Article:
Temporary restraining order stops demolition of partially collapsed building in Buffalo, New York
Sunday, June 15, 2008
Wikinews has learned that a restraining order won by area residents has temporarily stopped the emergency demolition of a three story building which partially collapsed on Wednesday, June 11, 2008 in Buffalo, New York. The collapse caused at least 15 homes surrounding the property to be evacuated— In an exclusive report,
During the early afternoon hours on June 11, the Buffalo Fire Department was called to scene at 428 Jersey Avenue after residents called 9-1-1 stating that part of a building had collapsed. A large portion of a former livery and stable had collapsed into the yards of at least four houses that surround the stable. Some of the bricks landed inside the building, while some fell into the yards of some houses behind homes on Richmond Avenue, leaving a 'V' shape.
According to savethelivery.com, a website set up and dedicated to "saving part of this historic structure", the restraining order was granted on Saturday, forcing demolition crews to halt their work. The site also states that court papers will be filed on Monday in an attempt to hold the owner Bob Freudenheim responsible for the damage done to the building, and surrounding properties. The site states that Freudenheim has neglected the building for "the last twenty years."
"We are an outraged and responsibly concerned group of neighbors and citizens who have rallied to oppose the impending demolition of the historic White Brothers Livery and Boarding Stable at 428 Jersey Street, just west of Richmond Avenue," says the site's mission statement. They seek to evaluate all options to saving the building before demolishing it, find immediate support to stop any further collapse, hold Freudenheim personally responsible for "endangering the public safety, and compensation of the city and neighbors for expenses incurred by being displaced from their homes." They also want the city to personally inspect any and all properties he owns and for him to surrender the stable to an interested party who would restore it.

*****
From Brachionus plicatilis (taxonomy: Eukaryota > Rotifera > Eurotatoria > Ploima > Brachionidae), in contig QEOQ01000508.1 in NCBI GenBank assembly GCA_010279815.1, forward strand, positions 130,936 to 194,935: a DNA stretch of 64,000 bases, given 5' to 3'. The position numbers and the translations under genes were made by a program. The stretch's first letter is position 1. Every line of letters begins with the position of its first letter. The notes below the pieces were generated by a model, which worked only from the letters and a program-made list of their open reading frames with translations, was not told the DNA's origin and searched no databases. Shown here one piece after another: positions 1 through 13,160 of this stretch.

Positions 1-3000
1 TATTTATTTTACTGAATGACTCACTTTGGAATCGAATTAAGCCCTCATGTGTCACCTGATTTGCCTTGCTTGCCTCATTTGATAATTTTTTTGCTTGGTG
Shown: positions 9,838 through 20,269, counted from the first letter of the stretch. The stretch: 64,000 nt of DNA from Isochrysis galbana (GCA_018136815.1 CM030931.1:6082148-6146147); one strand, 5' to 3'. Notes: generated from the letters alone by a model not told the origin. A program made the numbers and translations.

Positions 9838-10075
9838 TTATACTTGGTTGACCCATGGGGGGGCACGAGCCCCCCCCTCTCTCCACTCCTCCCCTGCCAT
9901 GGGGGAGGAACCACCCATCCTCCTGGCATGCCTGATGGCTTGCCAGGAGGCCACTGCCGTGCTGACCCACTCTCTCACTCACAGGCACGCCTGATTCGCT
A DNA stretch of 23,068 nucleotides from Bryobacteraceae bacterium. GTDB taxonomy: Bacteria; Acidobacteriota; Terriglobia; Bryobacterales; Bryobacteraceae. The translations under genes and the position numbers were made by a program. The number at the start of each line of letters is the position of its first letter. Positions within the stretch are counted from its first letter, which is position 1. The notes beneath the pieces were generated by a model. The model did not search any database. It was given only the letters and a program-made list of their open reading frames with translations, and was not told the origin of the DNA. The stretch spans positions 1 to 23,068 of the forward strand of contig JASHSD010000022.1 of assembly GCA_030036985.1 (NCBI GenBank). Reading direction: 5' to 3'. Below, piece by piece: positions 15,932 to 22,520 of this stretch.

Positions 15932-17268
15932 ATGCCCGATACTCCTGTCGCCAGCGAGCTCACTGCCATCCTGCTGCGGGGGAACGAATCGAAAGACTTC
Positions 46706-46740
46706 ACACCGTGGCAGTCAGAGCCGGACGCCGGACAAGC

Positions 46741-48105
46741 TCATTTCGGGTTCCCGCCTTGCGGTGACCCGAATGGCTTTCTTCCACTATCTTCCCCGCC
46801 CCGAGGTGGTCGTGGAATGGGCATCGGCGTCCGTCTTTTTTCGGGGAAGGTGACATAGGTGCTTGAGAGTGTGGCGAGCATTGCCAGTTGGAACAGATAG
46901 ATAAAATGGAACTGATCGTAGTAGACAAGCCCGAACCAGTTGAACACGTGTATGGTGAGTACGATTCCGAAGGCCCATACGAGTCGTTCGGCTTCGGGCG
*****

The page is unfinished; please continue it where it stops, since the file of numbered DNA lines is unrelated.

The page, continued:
|[We want Freudenheim held responsible] for endangering the public safety, and compensation of the city and neighbors for expenses incurred by being displaced from their homes.|
Freudenheim gave the city permission to demolish the building on Thursday June 12 during an emergency Preservation Board meeting, because he would not be "rehabilitating the building anytime soon." Freudenheim, along with his wife Nina, were part-owners of the Hotel Lenox at 140 North Street in Buffalo and were advocates to stop the Elmwood Village Hotel from being built on the corners of Forest and Elmwood Avenues in 2006 and 2007, which Wikinews extensively covered. They also financially supported a lawsuit in an attempt to stop the hotel from being built. Though it is not known exactly how long Freudenheim has owned the stable, Wikinews has learned that he was the owner while fighting to stop the hotel from being built.
According to city officials, Freudenheim is facing housing violations for neglecting the building. Residents state that Freudenheim should be "100% responsible" for his actions, and many are afraid that once the building is demolished, Freudenheim's charges of neglect will be abolished.
Although a restraining order is in place, residents still fear that demolition crews will attempt to continue demolition. As a result, police have a permanent detail on location to make sure everyone including both protesters and residents, follow the law.
A rally is planned to take place today at 1:00 p.m. for anyone interested in saving the building.
- "Surprise demolition of partially collapsed building in Buffalo, New York met with opposition" — Wikinews, June 14, 2008
- "Partially collapsed building in Buffalo, New York likely to be demolished" — Wikinews, June 13, 2008
- "Residents evacuated after partial building collapse in Buffalo, New York" — Wikinews, June 12, 2008
- "In depth: Buffalo, N.Y. hotel proposal controversy" — Wikinews, May 26, 2006
- "Update: June 14" — , June 14, 2008